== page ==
Delaware Top Blogs

Saturday, March 31, 2007

What a relief!

I'm blocked at Great Wall of China! I thought I was too unimportant to be banned, but I guess I'm playing with the big guys.

Are American school children safe?

We have to consider the possibility that they are not.

The example of Beslan cannot be ignored.

On the first day of school in September of 2004 in the Russian town of Beslan, approximately 100 pro-Chechan Islamic terrorists - many embedded as school workers -- seized over 1,200 children and adults in School Number One. While the details of the siege are quite disturbing, they must be absorbed in order to properly understand the threat before us.

Men, women, and children (including babies) were herded into an unventilated gym, where temperatures rose to 115 degrees. Hostages were given no food or water and women (and some children) were repeatedly raped. Adult and stronger male students were forced to help fortify the building; then shot without mercy; their bodies tossed out a second story window into the courtyard.

Hostiles warned Russian Security Forces that if stormed, they would detonate the building and that for every one in their ranks killed, 50 hostages would be butchered. Armed guards stood amongst prisoners on "deadman switches" which were wired to explosives. Others wore "black widow" suicide vests, which could be triggered by remote control at the whim of their sadistic leaders. Doorways and stairways were booby-trapped and children were forced to sit on windowsills as human shields from snipers.

Could it happen here?

Of all the "soft" targets the United States has to offer these madmen, it's hard to find any more vulnerable than a school.

And, as al-Qaeda has a history of plotting spectacular and awe-inspiring attacks, you'd be equally challenged to find a more inviting one.

Friday, March 30, 2007

Bad dating karma

Rachel has a link to an article about unacceptable dates.

How that article brings back memories of dates, bad, worse and unbelievable. I only remember the unbelievably bad. It was a long time ago, after all.

1. The guy who kept letting out rebel yells when drunk, and who was often drunk. That stuff didn't go over real big in central Ohio.
2. The fellow who kept calling and explaining where he was and why he wasn't where he was supposed to be, namely at my house.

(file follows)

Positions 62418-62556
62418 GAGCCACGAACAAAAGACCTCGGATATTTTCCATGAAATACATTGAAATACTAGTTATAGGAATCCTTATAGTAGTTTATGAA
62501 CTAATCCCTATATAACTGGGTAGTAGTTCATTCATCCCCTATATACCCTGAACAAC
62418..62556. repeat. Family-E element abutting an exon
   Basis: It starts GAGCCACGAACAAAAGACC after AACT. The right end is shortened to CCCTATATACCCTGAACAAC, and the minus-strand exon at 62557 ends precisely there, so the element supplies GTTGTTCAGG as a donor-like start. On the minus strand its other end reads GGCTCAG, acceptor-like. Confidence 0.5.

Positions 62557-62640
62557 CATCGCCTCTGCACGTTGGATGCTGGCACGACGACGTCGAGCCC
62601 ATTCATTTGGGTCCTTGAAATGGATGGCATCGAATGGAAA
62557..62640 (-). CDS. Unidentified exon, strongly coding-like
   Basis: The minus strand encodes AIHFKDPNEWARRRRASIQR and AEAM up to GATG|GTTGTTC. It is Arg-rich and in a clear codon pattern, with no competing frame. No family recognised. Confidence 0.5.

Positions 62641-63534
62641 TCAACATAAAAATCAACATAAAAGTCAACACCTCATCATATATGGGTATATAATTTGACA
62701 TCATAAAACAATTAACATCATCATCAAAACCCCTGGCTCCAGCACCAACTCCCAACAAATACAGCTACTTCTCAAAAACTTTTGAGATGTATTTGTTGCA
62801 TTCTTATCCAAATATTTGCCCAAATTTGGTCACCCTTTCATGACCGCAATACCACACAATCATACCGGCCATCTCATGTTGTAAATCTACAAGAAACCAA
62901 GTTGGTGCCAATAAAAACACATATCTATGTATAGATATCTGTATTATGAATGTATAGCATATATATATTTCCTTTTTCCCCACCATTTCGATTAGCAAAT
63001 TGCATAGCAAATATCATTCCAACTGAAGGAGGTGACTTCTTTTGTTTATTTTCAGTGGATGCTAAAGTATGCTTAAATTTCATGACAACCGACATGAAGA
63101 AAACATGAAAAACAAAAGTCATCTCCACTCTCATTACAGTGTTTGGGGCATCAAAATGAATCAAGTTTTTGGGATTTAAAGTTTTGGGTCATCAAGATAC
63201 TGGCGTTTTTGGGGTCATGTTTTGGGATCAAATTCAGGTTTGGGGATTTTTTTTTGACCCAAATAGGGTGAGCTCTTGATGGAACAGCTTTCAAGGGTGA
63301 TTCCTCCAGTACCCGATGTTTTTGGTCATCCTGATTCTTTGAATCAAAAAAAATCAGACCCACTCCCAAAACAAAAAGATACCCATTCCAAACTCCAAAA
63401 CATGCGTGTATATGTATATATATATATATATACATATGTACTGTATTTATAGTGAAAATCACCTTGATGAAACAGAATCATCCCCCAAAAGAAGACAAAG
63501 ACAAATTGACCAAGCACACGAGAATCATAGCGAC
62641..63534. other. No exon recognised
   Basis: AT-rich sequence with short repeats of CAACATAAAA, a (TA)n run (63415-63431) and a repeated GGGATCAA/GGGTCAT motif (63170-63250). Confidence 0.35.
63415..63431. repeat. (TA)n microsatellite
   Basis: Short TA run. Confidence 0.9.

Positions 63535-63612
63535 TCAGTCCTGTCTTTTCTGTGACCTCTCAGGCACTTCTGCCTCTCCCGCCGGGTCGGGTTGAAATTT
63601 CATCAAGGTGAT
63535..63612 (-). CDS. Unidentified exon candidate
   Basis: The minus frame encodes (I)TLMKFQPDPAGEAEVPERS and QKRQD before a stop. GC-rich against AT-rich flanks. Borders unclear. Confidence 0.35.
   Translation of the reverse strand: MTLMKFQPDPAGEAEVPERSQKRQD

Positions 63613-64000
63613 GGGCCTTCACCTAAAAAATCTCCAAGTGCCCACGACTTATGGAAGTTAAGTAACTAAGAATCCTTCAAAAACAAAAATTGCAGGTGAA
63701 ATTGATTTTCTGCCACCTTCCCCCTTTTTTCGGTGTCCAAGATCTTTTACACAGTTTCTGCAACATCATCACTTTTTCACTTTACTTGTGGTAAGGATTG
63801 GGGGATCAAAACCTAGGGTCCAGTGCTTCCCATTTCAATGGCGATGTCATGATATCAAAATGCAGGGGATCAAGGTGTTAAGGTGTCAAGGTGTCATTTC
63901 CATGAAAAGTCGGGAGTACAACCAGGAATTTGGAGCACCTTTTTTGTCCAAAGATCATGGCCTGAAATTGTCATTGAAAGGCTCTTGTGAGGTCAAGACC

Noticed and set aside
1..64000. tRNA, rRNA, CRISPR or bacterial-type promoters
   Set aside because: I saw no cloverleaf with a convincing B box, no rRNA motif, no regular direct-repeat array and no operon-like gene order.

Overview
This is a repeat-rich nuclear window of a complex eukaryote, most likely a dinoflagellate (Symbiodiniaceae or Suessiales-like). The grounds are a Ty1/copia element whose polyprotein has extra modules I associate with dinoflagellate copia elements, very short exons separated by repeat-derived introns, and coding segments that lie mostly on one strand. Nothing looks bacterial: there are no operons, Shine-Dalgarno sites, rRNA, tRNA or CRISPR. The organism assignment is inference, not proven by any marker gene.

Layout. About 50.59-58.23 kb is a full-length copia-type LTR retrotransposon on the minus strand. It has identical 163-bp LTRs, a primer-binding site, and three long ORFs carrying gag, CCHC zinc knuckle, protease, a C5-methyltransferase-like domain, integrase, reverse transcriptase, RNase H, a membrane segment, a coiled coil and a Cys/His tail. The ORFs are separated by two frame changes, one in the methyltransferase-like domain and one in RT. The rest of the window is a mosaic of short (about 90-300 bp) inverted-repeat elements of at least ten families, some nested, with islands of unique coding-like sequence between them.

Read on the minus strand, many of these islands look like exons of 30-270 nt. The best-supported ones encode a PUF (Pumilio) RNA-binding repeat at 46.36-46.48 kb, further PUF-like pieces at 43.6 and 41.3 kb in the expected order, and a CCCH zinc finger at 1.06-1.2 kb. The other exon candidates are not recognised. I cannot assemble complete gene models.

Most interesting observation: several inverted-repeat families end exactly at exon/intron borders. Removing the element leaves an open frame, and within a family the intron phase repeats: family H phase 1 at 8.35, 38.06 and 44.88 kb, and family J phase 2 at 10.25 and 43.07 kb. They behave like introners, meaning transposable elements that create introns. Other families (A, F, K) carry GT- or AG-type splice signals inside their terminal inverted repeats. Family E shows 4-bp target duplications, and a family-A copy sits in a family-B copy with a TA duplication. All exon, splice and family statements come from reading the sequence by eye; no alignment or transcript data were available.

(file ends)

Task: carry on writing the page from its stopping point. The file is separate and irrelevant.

3. The chap who took me out to dinner and ate fried chicken with his hands and had dirty fingernails.
4. The man who didn't change his sheets all semester. Or his socks.
5. The one with an Italian Mother. You know the kind --the mom who thinks no girl is good enough for her son. And she buys all his shirts.

Oh how I hated dating! In Mr Charm's favor, I have to say, he Took Me Away from All That. My condolences to the girls who are still in the game.

Bush gives an older colleague a helping hand

I had forgotten about Bush's basic decency and good manners.

Thursday, March 29, 2007

I took civics in the eighth grade

and I seem to remember learning about something called "the separation of powers." Was Senator Hagel out sick the day his class learned about this?

With his go-it-alone approach on Iraq, President Bush is flouting Congress and the public, so angering lawmakers that some consider impeachment an option over his war policy, a senator from Bush’s own party said Sunday.

That senator would be Hagel.

In related news, another Chuck, Senator Schumer, announced in the hearing about the totally manufactured crisis of the eight prosecutors who were fired that the burden of proof was on the Attorney General's staff who were being grilled. I don't have a link, but I heard it with my own ears on the evening news. In other words, they would be guilty until proven innocent. Silly me! I thought it was the other way around!

Is no-one in charge? Where are the grownups?

A beautiful legacy

left to the British nation.

Carbon offsets

A new form of indulgence for energy gluttons who want to feel good about themselves. So what are they exactly?

Nothing more than buying a tree in return for your ability to still emit massive amounts of CO2 and other pollutants into the atmosphere. Read this "Carbon Exchange" sale on Ebay.

CARBON EXCHANGE (Carbon Offsett) - Help stop global warming, we have a 200+ acre property on the pacific coast north of San Francisco California. For every customer who sends $50 we will plant a baby redwood tree in their name. Each year you send an additional $50 to assure that the tree grows and is taken care off properly, we have been planting redwood trees for many years.